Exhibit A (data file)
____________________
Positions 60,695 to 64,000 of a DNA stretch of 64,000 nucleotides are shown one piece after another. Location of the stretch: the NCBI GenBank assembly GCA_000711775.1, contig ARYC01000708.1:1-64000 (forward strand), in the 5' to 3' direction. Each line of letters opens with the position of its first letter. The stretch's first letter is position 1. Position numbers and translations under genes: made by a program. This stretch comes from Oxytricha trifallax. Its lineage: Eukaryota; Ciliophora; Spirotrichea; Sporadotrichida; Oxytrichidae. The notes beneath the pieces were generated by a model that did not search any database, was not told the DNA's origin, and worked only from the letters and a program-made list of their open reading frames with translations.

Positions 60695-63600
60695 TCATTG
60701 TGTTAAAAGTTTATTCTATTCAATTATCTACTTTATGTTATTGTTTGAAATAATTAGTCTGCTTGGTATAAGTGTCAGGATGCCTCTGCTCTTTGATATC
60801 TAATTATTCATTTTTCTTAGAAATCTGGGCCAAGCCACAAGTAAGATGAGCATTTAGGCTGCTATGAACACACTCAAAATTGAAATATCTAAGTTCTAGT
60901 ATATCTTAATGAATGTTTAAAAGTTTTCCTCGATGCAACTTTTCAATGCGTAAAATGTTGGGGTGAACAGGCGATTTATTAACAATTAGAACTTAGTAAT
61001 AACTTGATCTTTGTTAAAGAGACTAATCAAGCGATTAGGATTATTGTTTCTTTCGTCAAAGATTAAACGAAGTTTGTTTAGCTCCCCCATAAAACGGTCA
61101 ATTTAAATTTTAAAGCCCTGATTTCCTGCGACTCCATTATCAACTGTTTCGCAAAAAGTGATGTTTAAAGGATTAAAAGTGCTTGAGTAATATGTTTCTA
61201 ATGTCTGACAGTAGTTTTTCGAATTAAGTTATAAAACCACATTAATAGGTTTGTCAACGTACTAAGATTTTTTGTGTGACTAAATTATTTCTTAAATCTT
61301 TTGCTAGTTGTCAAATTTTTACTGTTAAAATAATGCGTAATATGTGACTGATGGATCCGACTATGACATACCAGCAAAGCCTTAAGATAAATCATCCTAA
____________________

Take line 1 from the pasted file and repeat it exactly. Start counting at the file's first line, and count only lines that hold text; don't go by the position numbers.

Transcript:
Positions 60,695 to 64,000 of a DNA stretch of 64,000 nucleotides are shown one piece after another. Location of the stretch: the NCBI GenBank assembly GCA_000711775.1, contig ARYC01000708.1:1-64000 (forward strand), in the 5' to 3' direction. Each line of letters opens with the position of its first letter. The stretch's first letter is position 1. Position numbers and translations under genes: made by a program. This stretch comes from Oxytricha trifallax. Its lineage: Eukaryota; Ciliophora; Spirotrichea; Sporadotrichida; Oxytrichidae. The notes beneath the pieces were generated by a model that did not search any database, was not told the DNA's origin, and worked only from the letters and a program-made list of their open reading frames with translations.